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Terrorist Designation of Ansarallah in Yemen
January 10, 2021



The Department of State will notify Congress of my intent to designate Ansarallah – sometimes referred to as the Houthis – as a Foreign Terrorist Organization (FTO), under section 219 of the Immigration and Nationality Act, and as a Specially Designated Global Terrorist (SDGT) entity, pursuant to Executive Order 13224. I also intend to designate three of Ansarallah’s leaders, Abdul Malik al-Houthi, Abd al-Khaliq Badr al-Din al-Houthi, and Abdullah Yahya al Hakim, as SDGTs.

These designations will provide additional tools to confront terrorist activity and terrorism by Ansarallah, a deadly Iran-backed militia group in the Gulf region. The designations are intended to hold Ansarallah accountable for its terrorist acts, including cross-border attacks threatening civilian populations, infrastructure, and commercial shipping.

The designations are also intended to advance efforts to achieve a peaceful, sovereign, and united Yemen that is both free from Iranian interference and at peace with its neighbors. Progress in addressing Yemen’s instability can only be made when those responsible for obstructing peace are held accountable for their actions.

The United States recognizes concerns that these designations will have an impact on the humanitarian situation in Yemen. We are planning to put in place measures to reduce their impact on certain humanitarian activity and imports into Yemen. We have expressed our readiness to work with relevant officials at the United Nations, with international and non-governmental organizations, and other international donors to address these implications. As part of this effort, simultaneously with the implementation of these designations on January 19, 2021 the U.S. Department of the Treasury is prepared to provide licenses pursuant to its authorities and corresponding guidance that relate to the official activities of the United States government in Yemen, including assistance programming that continues to be the largest of any donor and the official activities of certain international organizations such as the United Nations. The licenses and guidance will also apply to certain humanitarian activities conducted by non-governmental organizations in Yemen and to certain transactions and activities related to exports to Yemen of critical commodities like food and medicine. We are working to ensure that essential lifelines and engagements that support a political track and return to dialogue continue to the maximum extent possible.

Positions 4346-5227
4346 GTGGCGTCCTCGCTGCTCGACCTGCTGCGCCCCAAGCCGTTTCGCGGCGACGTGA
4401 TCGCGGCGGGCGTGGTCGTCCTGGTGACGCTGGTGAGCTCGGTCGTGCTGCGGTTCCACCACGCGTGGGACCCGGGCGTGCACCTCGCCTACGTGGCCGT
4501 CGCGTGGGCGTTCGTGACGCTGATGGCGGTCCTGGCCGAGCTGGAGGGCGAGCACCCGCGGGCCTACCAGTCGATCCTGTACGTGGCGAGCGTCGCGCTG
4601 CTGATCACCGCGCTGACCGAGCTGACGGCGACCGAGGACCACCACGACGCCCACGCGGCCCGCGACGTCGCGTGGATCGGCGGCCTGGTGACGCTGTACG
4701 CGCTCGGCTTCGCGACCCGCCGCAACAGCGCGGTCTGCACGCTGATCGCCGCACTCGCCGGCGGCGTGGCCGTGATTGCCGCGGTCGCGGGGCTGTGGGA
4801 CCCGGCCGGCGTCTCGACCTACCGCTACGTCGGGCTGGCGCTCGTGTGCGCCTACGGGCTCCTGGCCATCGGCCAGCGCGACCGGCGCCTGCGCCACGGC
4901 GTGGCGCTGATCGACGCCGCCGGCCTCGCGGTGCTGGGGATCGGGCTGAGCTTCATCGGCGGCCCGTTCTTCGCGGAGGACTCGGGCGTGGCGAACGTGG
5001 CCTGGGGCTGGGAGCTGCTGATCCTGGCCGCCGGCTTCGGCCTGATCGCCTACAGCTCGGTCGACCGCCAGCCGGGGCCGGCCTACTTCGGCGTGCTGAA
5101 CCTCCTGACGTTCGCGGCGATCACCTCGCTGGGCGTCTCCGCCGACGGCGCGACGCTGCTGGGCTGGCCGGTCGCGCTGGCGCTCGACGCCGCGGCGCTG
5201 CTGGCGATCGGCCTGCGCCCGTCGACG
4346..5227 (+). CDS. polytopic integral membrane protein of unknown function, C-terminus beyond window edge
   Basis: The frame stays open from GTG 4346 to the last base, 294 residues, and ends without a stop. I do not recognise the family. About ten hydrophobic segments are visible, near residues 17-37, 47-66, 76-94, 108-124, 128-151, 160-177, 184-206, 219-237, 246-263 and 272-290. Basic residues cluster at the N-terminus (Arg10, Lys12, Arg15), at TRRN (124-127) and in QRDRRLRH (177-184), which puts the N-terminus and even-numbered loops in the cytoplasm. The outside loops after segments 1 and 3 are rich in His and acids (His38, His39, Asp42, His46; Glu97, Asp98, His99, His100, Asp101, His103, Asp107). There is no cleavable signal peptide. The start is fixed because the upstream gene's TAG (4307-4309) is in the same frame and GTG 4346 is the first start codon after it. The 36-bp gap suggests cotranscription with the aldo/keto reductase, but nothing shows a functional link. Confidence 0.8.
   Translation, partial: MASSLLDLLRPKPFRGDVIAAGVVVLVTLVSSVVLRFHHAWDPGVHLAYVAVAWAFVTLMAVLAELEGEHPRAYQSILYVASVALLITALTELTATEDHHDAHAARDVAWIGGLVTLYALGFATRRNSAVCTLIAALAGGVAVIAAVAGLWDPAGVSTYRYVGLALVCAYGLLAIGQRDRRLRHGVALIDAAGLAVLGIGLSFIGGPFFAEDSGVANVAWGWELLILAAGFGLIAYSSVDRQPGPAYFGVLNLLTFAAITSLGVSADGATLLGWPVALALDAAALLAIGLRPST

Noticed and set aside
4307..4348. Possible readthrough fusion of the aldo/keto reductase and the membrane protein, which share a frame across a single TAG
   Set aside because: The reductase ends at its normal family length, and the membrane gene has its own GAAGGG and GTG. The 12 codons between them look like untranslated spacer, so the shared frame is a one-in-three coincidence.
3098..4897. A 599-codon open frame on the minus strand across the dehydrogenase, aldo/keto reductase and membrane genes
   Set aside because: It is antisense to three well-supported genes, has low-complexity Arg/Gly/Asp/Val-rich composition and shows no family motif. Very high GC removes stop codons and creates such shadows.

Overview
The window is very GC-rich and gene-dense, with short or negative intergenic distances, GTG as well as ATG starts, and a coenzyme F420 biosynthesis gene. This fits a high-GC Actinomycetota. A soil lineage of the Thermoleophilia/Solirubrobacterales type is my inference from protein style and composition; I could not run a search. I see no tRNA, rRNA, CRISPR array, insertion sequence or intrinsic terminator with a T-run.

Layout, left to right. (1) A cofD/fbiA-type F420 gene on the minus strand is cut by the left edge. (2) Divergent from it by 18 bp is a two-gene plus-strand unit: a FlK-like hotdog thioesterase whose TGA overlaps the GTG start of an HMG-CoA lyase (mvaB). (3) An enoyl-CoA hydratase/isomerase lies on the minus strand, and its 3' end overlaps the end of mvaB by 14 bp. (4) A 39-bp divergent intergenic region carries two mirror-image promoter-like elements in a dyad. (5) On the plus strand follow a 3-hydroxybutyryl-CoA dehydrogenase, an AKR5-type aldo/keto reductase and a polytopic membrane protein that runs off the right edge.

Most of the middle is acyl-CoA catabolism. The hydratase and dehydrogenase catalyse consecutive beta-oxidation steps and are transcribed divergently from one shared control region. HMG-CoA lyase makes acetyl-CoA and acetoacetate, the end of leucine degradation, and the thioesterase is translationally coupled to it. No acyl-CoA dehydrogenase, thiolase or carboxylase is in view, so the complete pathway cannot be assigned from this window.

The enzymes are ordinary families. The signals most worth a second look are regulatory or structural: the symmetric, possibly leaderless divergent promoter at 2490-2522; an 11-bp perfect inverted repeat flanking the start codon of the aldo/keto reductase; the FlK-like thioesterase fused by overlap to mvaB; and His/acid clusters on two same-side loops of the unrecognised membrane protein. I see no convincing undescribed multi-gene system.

The United States was the largest humanitarian donor to Yemen in 2020, providing $630 million in Fiscal Year 2020 humanitarian assistance to alleviate the suffering of the Yemeni people. American assistance has reached all corners of Yemen and has been used in critical program support for food, nutrition, hygiene, and for internally displaced people. The United States is also providing more than $18 million to respond to the COVID-19 pandemic in Yemen.

We need not look further than the callous attack targeting the civilian airport in Aden on December 30, in which the Houthis struck the arrival terminal killing 27 individuals, including three staff members of the International Committee of the Red Cross, to see the destruction the Houthis continue to inflict upon civilians and civilian infrastructure. The Yemeni and Saudi governments as well as multiple experts have directly tied this attack to Ansarallah.

If Ansarallah did not behave like a terrorist organization, we would not designate it as an FTO and SDGT. It has led a brutal campaign that has killed many people, continues to destabilize the region, and denies Yemenis a peaceful solution to the conflict in their country. Rather than distance itself from the Iranian regime, it has embraced the world’s leading state-sponsor of terrorism even more. Iran’s Islamic Revolutionary Guard Corps (IRGC) has supplied Ansarallah with missiles, drones, and training, allowing the group to target airports and other critical infrastructure. The Iranian regime continues to thwart the efforts of the United Nations and friendly countries to solve the crisis peacefully and end the conflict. The United States calls on the Iranian regime to stop smuggling weapons to Ansarallah in violation of UN Security Council resolutions and to stop enabling Ansarallah’s aggressive acts against Yemen and towards its neighbors, including Saudi Arabia. We have also worked through our partners in the region to urge Ansarallah to stop engaging in terrorist activities, including those involving attacks threatening civilian infrastructure in the region, as well as to cut off ties with IRGC officials and stop the practice of kidnapping, which has included the deaths and kidnappings of U.S. nationals.

The international community has collectively agreed through UN Security Council resolutions and in other fora that unilateral actions to take over the institutions of the legitimate Republic of Yemen Government are unacceptable and that a legitimate political transition – long sought by the Yemeni people – can be accomplished only through political negotiations. However, the political process has produced limited results over several years. This compels us to look for additional means by which to change the behavior of Ansarallah and its supporters in our search for peace and security in Yemen.